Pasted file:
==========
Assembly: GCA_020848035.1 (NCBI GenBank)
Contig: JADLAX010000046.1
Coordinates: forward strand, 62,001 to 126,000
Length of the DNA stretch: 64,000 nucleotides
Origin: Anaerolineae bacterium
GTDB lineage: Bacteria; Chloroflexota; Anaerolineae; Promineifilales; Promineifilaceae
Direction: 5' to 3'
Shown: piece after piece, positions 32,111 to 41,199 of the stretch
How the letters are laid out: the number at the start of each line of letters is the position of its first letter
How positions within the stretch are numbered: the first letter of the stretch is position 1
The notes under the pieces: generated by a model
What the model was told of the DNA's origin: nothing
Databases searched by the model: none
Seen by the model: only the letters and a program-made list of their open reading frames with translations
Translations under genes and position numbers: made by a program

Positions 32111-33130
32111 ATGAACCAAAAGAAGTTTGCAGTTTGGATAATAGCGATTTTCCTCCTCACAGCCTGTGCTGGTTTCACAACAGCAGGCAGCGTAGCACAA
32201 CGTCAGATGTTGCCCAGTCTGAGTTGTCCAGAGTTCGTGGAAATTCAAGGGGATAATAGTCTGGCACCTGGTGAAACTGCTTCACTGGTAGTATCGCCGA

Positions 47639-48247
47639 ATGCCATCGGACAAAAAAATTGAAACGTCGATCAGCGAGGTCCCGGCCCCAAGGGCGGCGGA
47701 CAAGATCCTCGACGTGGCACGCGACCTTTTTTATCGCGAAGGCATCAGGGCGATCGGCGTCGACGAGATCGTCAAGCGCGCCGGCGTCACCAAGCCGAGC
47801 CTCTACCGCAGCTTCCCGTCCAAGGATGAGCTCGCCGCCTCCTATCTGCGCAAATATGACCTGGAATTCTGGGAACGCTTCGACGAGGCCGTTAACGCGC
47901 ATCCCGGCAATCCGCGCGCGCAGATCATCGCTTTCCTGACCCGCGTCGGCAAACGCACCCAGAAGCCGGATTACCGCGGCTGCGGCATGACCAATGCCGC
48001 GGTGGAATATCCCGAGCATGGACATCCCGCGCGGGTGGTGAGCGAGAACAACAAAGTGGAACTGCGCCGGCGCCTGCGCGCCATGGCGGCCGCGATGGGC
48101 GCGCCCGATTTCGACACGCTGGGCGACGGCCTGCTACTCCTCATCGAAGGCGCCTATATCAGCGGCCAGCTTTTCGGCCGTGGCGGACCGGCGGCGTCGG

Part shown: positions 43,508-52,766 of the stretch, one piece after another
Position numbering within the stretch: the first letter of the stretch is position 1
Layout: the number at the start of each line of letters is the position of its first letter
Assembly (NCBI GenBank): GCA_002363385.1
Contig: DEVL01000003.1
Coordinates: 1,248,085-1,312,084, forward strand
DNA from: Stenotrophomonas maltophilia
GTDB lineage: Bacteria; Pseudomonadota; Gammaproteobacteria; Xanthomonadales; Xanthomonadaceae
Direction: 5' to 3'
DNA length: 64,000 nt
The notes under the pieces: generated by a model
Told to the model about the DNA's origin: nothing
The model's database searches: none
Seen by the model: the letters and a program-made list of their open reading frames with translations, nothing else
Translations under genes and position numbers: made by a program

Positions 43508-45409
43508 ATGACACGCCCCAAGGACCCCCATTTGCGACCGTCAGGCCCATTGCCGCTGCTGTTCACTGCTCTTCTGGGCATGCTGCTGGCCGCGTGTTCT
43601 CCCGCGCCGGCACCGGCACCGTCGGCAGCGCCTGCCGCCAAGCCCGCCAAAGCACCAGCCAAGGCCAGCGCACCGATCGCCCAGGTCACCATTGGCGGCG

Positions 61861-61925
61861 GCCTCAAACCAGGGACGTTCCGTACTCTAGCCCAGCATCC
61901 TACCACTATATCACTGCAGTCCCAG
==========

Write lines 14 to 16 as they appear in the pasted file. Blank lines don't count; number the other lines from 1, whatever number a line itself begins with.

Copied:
Seen by the model: only the letters and a program-made list of their open reading frames with translations
Translations under genes and position numbers: made by a program

Positions 32111-33130